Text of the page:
Seventeen years after the horrendous Rwandan genocide

April 5, 2011

Rebuilding in the Aftermath of Destruction

Seventeen years after the horrendous Rwandan genocide, offenders and victims are living peacefully in PF Reconciliation Villages.

Residents of the 182 homes that make-up the village of Musanze, Rwanda, work as one to grow crops and tend to livestock. The village’s community spirit may not seem unusual until you learn that within this small community live both convicted perpetrators and surviving victims of the 1994 genocide. 

More than one million people died in this small East African nation during the horrific genocide when the Hutus ethnic group began a killing spree against the minority Tutsi group. Neighbour violently killed neighbour during the hundred-day massacre. More than a decade later, as many genocide perpetrators were released back into the community, the possibility of living together in peace seemed unimaginable.

Yet in Musanze and five other “PF Reconciliation Villages,” residents are living in harmony and working together to earn a living. PF Rwanda provides the materials and ex-prisoners hoping to make amends for their involvement in the genocide build the houses for victims who lost their homes when fleeing the carnage.  

Thanks to PF Rwanda’s reconciliation work inside the prisons, ex-offenders have a new attitude. Bishop John Rucyahana, PF Rwanda Board Chairperson, reports that, “Perpetrators are now coming to us and saying, ‘How can you help us to do something to express a sense of…remorse? We cannot restore human beings, but at least we want to express our remorse.” Restoring homes to displaced genocide victims is a tangible way they can do just that.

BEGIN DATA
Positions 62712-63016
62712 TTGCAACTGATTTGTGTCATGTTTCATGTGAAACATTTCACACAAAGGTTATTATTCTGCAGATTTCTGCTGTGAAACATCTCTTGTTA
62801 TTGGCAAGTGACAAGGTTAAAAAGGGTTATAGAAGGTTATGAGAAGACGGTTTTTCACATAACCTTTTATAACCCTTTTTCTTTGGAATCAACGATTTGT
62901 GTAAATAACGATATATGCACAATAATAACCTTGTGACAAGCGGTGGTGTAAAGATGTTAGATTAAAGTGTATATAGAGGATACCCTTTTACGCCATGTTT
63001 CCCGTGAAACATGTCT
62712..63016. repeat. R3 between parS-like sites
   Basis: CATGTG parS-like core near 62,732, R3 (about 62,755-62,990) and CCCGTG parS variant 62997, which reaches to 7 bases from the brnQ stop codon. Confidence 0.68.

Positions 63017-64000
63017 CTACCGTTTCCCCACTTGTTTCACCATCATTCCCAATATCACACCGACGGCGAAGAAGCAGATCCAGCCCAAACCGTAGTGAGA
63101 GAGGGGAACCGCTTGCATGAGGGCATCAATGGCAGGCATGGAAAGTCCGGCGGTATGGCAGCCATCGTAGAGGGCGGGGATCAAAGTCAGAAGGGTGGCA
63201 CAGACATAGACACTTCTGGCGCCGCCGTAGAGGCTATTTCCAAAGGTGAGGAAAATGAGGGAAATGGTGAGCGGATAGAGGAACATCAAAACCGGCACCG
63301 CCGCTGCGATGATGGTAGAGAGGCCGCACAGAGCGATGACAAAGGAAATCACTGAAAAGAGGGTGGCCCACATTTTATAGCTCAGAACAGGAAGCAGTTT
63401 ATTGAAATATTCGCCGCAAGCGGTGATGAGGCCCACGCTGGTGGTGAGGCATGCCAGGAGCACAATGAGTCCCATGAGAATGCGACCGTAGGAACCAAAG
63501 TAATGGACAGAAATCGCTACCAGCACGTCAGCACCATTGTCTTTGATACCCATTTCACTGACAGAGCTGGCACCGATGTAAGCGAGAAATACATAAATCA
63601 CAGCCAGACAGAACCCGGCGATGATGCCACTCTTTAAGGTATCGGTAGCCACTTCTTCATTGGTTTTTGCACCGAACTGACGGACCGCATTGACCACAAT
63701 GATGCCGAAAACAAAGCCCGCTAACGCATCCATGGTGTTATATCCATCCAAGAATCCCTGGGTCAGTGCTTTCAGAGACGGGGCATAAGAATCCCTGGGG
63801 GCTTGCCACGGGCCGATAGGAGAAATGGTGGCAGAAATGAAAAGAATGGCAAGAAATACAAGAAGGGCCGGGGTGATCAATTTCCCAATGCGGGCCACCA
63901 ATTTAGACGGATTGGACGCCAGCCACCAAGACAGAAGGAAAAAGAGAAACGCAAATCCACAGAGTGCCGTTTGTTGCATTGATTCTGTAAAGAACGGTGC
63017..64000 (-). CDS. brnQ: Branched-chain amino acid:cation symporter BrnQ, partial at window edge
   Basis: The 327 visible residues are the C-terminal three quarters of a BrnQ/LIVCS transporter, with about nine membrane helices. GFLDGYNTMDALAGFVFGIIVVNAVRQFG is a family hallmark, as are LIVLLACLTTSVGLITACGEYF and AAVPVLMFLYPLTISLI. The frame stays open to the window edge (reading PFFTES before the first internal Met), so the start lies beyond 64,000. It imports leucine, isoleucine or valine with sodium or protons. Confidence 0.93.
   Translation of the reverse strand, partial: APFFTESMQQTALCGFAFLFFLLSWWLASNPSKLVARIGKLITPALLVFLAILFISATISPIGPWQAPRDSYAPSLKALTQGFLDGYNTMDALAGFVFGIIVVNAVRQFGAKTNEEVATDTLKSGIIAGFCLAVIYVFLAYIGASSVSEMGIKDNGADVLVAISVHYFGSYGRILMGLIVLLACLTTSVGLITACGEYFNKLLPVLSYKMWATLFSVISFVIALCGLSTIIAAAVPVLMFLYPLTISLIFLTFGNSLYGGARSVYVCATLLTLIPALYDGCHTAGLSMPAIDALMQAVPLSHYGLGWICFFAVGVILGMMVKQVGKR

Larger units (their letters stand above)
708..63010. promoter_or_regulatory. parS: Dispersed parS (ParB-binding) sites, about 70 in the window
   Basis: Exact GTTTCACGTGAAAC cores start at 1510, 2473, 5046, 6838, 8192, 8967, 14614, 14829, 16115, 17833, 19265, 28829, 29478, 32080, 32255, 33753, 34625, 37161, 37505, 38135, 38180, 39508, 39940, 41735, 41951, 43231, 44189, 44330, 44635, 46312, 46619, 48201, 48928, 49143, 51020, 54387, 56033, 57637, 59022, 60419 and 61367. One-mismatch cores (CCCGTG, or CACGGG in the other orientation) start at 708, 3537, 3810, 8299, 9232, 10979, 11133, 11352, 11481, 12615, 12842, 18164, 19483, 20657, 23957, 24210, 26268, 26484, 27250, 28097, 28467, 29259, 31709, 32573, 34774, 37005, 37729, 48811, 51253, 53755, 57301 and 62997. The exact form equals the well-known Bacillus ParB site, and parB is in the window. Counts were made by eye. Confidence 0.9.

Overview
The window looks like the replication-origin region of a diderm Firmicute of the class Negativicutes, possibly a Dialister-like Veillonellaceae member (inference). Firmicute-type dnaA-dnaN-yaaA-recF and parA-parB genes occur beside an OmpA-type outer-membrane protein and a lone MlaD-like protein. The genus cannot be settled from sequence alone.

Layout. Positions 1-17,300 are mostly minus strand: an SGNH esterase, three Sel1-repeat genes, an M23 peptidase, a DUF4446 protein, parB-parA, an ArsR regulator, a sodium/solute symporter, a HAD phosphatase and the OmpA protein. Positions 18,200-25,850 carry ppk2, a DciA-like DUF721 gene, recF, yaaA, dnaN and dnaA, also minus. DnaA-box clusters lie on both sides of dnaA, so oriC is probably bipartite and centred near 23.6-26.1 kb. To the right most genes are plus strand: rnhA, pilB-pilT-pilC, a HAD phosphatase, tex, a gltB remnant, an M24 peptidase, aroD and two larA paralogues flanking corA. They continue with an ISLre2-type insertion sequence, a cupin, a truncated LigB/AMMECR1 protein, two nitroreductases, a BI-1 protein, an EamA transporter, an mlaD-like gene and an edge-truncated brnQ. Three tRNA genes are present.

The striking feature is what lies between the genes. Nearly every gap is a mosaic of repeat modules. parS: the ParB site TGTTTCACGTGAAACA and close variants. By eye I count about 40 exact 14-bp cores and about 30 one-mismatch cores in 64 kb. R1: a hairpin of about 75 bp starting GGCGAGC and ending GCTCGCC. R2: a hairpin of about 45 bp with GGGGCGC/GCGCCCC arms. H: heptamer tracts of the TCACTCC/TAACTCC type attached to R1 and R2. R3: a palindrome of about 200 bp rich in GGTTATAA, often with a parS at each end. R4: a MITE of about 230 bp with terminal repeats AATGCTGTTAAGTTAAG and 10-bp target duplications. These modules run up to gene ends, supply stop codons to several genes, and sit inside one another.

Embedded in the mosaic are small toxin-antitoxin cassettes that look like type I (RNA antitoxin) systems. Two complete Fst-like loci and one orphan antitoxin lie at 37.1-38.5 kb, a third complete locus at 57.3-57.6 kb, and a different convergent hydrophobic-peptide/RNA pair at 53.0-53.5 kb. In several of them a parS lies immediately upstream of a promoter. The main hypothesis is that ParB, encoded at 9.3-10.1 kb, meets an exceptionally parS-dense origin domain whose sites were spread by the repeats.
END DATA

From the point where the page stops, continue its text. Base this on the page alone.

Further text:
The homes the ex-prisoners are building have made a great difference to those in need. “My wife, five children, and I recently moved into one of the new houses here in Musanze Reconciliation Village,” says one of the homeowners, Boniface Barigera. “My family was living on the streets before coming here, displaced by poverty and the events of the genocide.”

PF Rwanda’s Reconciliation Village includes a “rotation system” in which PF provides a new villager with a goat, chicken, or cow. PF teaches the villager the breeding process and the villager then gives the offspring to another resident in the community. The recipient then repeats the process, building further community and cooperation, and fostering growth of livestock in the village.

“Now my family has a home,” Boniface says, “I now live with others in peace. My life will never be the same.”

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